As such, the EC System is being investigated in great detail so scientists can find ways to decrease its activity and help people with greater appetites and lower energy output to lose weight and be healthier.
 
 
Krill Oil and the Endocannabinoid System
 
Scientists are now looking for ways to restore normal tone and activity to the ECS in obese and diabetic people that have abnormalities with this system.
 
Some pharmacological antagonists have been tried without success, as they have been shown to have psychiatric side effects, such as increased incidence of depression and anxiety.
 
However, recently, triumph with supplemental krill oil has been found.
 

Krill Oil is Better Than Pharmaceutical Drugs
 
In obese rats, krill oil, more so than fish oil, was able to down-regulate the ECS in different tissues, helping rats eat less and lose body fat.
 
Even though both oils caused an increase in blood levels of EPA and DHA (the omega-3 fatty acids in marine oils), krill oil was more effective at inhibiting the ECS and caused greater decreases in fatty liver and fatty heart.
 
Recently, the beneficial effects in humans of krill oil supplementation were shown, as well.
 
Sixty-three normal weight, overweight, and obese men and women were given either 2 grams of krill oil, 2 grams of fish oil, or 2 grams of olive oil for 4 weeks.
 
At the beginning of the study, it was found that the obese men and women, but not the overweight, had increased levels of AEA, while both overweight and obese people had higher levels of 2-AG (than normal weight people). This supports other findings that show that high 2-AG levels are associated with high body fat levels rather than just high BMI.
 
After 4 weeks, the krill oil was able to significantly decrease levels of 2-AG in the obese and overweight subjects, while the fish oil and olive oil did not do anything.  Both the fish oil and krill oil had a positive and similar effect on blood EPA and DHA levels, but the krill oil was better at reducing endocannabinoid levels.
 
Krill oil is more potent in this regard because of the more efficient utilization of krill oil fatty acids into cellular tissues due to its unique molecular phospholipid structure. Compare this to fish oil, which has a triglyceride structure.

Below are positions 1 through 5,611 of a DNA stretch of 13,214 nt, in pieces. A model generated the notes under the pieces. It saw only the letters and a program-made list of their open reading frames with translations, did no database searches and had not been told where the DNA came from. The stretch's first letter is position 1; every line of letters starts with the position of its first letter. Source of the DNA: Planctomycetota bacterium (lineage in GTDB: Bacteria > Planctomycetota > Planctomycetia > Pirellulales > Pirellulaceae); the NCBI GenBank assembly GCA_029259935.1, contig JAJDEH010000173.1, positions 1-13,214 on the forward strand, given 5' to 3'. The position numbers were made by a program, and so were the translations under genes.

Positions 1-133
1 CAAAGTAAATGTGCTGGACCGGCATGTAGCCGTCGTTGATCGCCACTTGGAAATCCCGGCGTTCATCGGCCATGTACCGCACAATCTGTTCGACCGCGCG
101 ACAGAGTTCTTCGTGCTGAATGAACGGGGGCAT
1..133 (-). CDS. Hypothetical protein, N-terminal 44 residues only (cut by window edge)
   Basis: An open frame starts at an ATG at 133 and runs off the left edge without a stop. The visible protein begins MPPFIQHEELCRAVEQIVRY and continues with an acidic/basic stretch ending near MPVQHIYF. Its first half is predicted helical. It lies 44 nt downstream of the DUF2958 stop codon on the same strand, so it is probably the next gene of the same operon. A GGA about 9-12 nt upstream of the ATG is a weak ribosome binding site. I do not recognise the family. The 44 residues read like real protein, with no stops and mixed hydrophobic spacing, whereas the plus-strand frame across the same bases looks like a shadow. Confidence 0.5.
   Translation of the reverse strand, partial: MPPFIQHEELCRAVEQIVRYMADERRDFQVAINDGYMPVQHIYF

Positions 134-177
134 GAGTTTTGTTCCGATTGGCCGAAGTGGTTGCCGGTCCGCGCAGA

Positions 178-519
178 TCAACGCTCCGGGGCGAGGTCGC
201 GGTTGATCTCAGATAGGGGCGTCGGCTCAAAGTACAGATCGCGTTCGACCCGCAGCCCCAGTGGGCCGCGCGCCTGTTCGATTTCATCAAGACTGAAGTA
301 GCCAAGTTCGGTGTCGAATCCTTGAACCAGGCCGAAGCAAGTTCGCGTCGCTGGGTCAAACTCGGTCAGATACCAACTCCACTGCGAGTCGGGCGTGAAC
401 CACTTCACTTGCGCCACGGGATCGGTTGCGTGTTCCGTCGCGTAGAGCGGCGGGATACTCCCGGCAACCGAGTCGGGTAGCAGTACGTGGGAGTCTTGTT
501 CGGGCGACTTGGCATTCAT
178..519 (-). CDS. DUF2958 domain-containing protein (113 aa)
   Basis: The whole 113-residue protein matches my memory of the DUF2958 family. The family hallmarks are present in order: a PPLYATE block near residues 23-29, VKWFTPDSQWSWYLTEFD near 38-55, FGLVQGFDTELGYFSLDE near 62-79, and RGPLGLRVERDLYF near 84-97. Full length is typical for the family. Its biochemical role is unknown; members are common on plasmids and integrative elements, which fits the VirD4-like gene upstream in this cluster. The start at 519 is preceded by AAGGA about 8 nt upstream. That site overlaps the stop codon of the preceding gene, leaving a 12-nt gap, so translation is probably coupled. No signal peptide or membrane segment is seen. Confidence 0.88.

A Phospholipid Has Only Two Fatty Acid "Tails" While A Triglyceride Has Three
 
Since this study was so short (4 weeks), there were no significant overall changes in the participants' body fat levels or cardiovascular disease risk. However, longer studies will probably show benefits similar to animal studies conducted for a greater length of time.
 
Overall, krill oil has the ability to help people struggling with high body fat levels, enhanced appetite, and sluggish metabolisms better than fish oil and other common cooking oils. A dose of just 2 grams of day can have a great effect on the energy regulation system in the body, as long as the length of time consumed is more than just 4 weeks.
 
 
 References:
Central endocannabinoid signaling regulates hepatic glucose production and systemic lipolysis.
O'Hare JD, Zielinski E, Cheng B, Scherer T, Buettner C. Diabetes. 2011 Apr;60(4):1055-62.
 
Endocannabinoids may mediate the ability of (n-3) fatty acids to reduce ectopic fat and inflammatory mediators in obese Zucker rats. Batetta B, Griinari M, Carta G, Murru E, Ligresti A, Cordeddu L, Giordano E, Sanna F, Bisogno T, Uda S, Collu M, Bruheim I, Di Marzo V, Banni S: J Nutr 2009, 139:1495-1501.
Krill oil significantly decreases 2-arachidonoylglycerol plasma levels in obese subjects.
Banni S, Carta G, Murru E, Cordeddu L, Giordano E, Sirigu AR, Berge K, Vik H, Maki KC, Di Marzo V, Griinari M. Nutr Metab (Lond). 2011 Jan 30;8(1):7.